Donald Trump's latest vague pledge: No 'new' business deals

Trump's conflicts of interest are unprecedented
Trump's conflicts of interest are unprecedented

Donald Trump says his businesses won't do any new deals while he's in office, his latest vague pledge that leaves more questions than answers about how his sprawling real estate empire will operate under his presidency.

Trump made the announcement on Monday night, hours after postponing a press conference at which he had promised to talk about his plans to try to avoid potential conflicts of interest when he's in the White House.

Rather than face reporters later this week, Trump once again used his preferred communication platform -- Twitter -- to deliver his comments, reiterating his intention to hand over his businesses to his children before he takes office next month.

But his assertion that "no new deals will be done during my term(s) in office" fails to address concerns about how his tangled web of existing holdings around the world might conflict with the job of presiding over the world's biggest economy and most powerful military.

What's more, real estate companies require all kinds of "deals" to function, like loans from banks and leases with tenants.

"Even though I am not mandated by law to do so, I will be leaving my busineses before January 20th so that I can focus full time on the presidency," Trump wrote on Twitter, misspelling the word "businesses."

"Two of my children, Don and Eric, plus executives, will manage them," he said, referring to his adult sons. "No new deals will be done during my term(s) in office."

Related: Donald Trump postpones news conference until January

Trump owns or has a position in more than 500 companies, according to a CNN analysis. That includes about 150 that have done business in at least 25 foreign countries, including Turkey, Qatar and Saudi Arabia.

There have been growing questions about the potential conflicts of interest posed by Trump's continued business interests and his role as president. A poll by CNN last month found that 6 in 10 Americans believe Trump is not doing enough to address conflicts of interest.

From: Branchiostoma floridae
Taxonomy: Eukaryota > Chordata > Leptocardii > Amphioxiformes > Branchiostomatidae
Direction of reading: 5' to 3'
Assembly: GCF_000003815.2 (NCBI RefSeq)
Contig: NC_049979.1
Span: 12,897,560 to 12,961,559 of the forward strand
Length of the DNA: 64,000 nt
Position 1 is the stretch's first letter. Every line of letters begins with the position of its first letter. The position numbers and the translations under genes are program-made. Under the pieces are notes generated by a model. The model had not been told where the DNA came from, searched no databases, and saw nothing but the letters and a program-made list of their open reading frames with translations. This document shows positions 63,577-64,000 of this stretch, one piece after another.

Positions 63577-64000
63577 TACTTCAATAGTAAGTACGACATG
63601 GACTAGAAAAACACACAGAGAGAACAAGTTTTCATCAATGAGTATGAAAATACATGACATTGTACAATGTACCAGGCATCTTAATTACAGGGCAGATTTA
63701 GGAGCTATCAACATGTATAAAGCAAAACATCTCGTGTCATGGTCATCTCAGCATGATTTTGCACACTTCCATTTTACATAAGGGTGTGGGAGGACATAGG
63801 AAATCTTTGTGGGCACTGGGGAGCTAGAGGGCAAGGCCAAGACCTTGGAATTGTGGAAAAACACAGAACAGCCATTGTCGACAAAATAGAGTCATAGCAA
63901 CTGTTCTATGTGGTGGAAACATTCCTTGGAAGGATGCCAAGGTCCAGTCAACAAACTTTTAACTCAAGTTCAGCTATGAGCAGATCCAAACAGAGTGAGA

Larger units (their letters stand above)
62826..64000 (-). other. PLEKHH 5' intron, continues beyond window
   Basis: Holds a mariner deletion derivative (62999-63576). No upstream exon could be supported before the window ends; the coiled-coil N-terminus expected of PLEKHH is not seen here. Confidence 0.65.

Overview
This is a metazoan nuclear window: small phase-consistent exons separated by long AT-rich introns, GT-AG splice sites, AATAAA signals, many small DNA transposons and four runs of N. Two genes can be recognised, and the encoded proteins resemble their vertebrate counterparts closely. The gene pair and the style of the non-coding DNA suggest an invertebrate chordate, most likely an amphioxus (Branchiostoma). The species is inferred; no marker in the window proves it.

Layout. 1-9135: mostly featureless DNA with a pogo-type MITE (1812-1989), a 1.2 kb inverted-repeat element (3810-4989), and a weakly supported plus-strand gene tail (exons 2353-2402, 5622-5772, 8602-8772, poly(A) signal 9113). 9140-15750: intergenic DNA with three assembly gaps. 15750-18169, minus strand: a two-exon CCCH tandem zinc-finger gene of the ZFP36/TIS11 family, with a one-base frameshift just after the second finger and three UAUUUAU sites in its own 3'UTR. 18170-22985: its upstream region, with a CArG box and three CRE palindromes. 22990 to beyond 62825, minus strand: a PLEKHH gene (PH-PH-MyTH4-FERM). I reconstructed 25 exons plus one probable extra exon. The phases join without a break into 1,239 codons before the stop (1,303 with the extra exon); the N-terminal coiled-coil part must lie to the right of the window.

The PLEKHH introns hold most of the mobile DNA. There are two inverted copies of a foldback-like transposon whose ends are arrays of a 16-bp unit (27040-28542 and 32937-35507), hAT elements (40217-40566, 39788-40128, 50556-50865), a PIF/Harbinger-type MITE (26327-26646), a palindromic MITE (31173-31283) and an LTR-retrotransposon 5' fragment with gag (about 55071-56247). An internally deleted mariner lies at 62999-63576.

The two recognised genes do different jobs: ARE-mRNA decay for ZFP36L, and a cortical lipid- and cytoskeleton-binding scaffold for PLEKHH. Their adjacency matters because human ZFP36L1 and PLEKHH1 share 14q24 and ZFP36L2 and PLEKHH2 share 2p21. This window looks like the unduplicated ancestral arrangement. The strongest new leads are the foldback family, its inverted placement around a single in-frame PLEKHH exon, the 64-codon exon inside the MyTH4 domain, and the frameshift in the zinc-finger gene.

Related: How Donald Trump might handle conflicts of interest

While details about his planned separation from the business are not yet known, many ethics experts have questioned whether simply turning his businesses over to his children does enough avoid conflicts of interest.

They point out that Trump's children would still be able to discuss business matters with him, potentially influencing his policy decisions.

Ethics lawyers say Trump should follow predecessors Jimmy Carter, Bill Clinton and George W. Bush and use a blind trust. That would involve selling his assets and putting the proceeds in the hands of a trustee with whom he has no previous business ties.

Related: Donald Trump vows to remove himself from business

Trump said Monday night that he would hold a press conference "in the near future to discuss the business, Cabinet picks and all other topics of interest."

Earlier Monday, his campaign said a press conference scheduled for Thursday, which would have been Trump's first since July, had been pushed back to next month.

His tweet about which of his children would run his businesses didn't mention his daughter Ivanka, who has been house hunting with her husband in Washington. Her husband, Jared Kushner, is expected to serve as an adviser to Trump and there's speculation Ivanka may also take a role in the administration.

-- Chris Isidore, Cristina Alesci and Jill Disis contributed to this report.

Personal Finance


CNNMoney Sponsors